No Quarter Podcast Reviews Mad Planet

Mad Planets

We love talking classic gaming with other collectors and operators, so we’re always looking for good arcade related podcasts to tune into.  No Quarter has been publishing a weekly show for almost a year now and they always have good content for arcade fans.  On their latest Podcast, they do a review of the Mad Planet arcade game.

Like the smash hit Tron, Mad Planets uses a combination of a flight stick and a spinner control, in order to play the game.  This makes playing it on a classic arcade cabinet, a very different experience compared to consoles or MAMEs.  While they were known more for their Pinball games, than arcade games, Gottlieb did create a few videogames including Qbert and the Mad Planets game.  YouTube has footage of the game play online.

On the podcast, NoQuarter discusses some of the challenges in learning the game.  It took them a while to figure out that they had to pick off moons before they could blow up the planets and figuring out how to use the spinner control took a couple of extra lives.  More often than not, arcade operators would make their most money by teaching someone how to play the game.  Mad Planets was no exception.  As players learned the rules, it would cost them quarters, but eventually they could master the game.  Once a game wasn’t earning as many quarters, operators would swap them from one location to another, so that they could teach a new audience the rules of the game.  This is why your favorite games would disappear as soon as you were starting to get good at them.  By analyzing the payout and auditing systems on the game, an operator was able to maximize what they could make on the game.  This is part of where having it in free play can improve the experience of a game.

Some interesting things that I learned during the podcast include the fact that the Mad Planets was one of the first games to use intel chips in them.  They only made 1,400 copies of the game, but since it wasn’t a big seller, many of these copies are believed to have been destroyed.  They didn’t make a cocktail for the game, but the cabinet was the same design as Qbert.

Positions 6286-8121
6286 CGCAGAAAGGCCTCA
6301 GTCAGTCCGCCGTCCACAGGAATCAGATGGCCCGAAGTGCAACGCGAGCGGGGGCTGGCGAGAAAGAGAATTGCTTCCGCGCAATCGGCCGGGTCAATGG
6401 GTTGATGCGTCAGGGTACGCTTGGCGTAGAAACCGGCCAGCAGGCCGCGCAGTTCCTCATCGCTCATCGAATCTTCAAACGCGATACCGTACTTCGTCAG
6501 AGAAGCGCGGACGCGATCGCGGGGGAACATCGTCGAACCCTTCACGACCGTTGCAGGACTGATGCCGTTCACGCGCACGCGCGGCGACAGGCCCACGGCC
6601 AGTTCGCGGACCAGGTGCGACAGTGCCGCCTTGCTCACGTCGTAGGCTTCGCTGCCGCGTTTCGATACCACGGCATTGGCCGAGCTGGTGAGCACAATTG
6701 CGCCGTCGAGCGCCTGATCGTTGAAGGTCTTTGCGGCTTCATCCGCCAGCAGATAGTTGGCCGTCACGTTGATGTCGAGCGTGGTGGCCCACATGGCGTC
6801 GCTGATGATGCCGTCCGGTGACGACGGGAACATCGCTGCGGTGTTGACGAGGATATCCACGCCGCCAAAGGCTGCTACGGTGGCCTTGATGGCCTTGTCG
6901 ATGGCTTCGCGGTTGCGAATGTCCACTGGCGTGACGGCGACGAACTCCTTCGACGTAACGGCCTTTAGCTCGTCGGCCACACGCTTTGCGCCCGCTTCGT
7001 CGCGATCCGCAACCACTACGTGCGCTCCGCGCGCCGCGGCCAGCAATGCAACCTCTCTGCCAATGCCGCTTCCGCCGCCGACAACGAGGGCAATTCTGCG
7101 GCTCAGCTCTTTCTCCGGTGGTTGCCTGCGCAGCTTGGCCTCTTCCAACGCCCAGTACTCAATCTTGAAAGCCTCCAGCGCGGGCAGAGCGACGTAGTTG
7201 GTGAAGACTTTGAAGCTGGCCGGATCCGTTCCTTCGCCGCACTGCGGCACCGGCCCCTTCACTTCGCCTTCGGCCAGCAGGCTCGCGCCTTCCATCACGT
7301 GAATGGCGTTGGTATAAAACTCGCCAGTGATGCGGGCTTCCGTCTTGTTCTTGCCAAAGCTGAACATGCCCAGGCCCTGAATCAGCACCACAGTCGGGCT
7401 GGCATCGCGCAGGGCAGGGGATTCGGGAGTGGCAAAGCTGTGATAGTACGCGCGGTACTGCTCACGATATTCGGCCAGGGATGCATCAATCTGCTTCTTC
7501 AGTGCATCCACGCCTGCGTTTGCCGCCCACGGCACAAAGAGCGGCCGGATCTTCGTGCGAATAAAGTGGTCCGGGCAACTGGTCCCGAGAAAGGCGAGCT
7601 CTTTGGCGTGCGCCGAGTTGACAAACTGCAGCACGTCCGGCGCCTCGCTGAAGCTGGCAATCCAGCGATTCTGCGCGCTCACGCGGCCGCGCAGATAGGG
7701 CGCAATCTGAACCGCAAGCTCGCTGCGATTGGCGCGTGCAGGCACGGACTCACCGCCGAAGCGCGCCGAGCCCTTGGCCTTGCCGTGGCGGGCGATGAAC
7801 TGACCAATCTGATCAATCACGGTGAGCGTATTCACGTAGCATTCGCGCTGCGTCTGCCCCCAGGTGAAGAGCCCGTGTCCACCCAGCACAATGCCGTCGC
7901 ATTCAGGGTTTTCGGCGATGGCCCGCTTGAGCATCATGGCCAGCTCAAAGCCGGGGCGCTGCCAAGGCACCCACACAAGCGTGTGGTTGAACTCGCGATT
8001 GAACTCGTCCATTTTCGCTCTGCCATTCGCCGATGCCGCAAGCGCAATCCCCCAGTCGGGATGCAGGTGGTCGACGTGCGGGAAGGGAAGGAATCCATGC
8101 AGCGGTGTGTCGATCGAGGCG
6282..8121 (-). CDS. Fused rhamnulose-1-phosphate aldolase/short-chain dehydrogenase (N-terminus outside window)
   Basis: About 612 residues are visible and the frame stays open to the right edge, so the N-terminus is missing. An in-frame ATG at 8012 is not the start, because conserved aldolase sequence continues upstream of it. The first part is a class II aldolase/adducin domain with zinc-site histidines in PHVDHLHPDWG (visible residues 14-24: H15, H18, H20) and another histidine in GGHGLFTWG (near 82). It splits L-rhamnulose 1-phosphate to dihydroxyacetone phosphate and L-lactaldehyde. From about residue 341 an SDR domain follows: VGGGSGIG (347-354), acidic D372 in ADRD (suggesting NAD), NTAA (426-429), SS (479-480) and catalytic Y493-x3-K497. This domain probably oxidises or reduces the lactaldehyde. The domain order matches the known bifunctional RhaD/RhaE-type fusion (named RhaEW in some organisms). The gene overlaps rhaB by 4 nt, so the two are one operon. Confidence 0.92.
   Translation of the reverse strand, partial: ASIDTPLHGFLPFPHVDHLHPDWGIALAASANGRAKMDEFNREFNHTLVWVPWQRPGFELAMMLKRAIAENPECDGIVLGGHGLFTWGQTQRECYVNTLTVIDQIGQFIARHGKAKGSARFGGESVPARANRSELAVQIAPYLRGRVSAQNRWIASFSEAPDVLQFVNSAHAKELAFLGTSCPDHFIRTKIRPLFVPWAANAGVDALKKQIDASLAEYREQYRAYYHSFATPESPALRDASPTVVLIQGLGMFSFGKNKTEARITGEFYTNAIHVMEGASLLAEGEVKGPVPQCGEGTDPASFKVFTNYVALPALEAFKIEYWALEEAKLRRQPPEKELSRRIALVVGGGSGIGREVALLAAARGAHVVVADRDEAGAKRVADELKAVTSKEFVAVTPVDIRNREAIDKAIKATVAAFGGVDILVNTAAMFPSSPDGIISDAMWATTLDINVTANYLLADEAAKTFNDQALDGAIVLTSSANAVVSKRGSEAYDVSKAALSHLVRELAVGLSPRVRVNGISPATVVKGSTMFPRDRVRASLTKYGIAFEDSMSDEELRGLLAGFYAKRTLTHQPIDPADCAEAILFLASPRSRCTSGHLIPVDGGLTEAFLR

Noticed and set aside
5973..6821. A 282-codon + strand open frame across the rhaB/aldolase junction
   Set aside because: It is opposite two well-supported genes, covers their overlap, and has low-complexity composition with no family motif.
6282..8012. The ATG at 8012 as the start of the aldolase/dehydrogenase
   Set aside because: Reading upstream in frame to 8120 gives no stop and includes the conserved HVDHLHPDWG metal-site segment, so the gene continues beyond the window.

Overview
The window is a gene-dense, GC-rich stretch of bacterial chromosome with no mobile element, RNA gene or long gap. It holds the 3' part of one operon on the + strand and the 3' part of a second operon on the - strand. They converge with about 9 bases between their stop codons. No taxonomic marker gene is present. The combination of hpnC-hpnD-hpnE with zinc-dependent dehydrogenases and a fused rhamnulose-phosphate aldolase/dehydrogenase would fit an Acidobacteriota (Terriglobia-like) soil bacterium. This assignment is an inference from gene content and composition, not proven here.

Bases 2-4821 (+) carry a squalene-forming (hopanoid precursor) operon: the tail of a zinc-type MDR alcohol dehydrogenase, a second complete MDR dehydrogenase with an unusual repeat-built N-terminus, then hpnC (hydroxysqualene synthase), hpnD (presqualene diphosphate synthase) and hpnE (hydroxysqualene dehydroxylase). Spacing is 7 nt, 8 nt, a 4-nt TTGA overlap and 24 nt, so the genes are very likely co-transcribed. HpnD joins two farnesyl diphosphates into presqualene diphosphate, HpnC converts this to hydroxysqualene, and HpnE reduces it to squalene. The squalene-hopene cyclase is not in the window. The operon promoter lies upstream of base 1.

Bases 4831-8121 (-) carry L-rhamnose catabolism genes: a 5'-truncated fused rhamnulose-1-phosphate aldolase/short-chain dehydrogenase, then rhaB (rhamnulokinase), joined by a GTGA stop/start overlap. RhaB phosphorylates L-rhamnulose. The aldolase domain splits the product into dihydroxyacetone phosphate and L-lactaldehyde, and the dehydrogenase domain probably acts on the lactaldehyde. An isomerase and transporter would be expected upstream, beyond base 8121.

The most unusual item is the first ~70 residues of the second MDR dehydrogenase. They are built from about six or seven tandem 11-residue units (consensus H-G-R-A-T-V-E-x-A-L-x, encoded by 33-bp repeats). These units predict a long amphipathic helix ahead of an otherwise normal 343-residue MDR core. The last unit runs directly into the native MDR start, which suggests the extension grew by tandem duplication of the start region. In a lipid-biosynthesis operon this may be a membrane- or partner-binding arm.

One Response to “No Quarter Podcast Reviews Mad Planet”

  1. No Quarter August 27, 2013 at 2:17 pm # Reply

    Thanks for the nice mention, Seth! For some reason, I only stumbled across your blog post this morning but I’m glad I did. We have a great time playing these titles and then talking them up, and we hope our listeners are having fun playing along with us.

    Mad Planets is one of those weird, crazy games with a bunch of elements that you wouldn’t think would work well together, but they just do and it’s easy to keep coming back for more.

    As far as I can tell, most of the arcade companies back then used variants of either the M6502 or the Z80 most commonly. I think this may have had to do with pricing. I know that Intel chips were much more expensive and if you could get the job done with a cheaper CPU, that just meant a bigger profit margin on cabinet sales. I’m sure someone with more knowledge of the arcade industry history can provide a more accurate picture.

    Gotta say, I’m insanely envious of our west coast listeners who can avail themselves of your service. When are you coming to Colorado and/or Toronto? 😉

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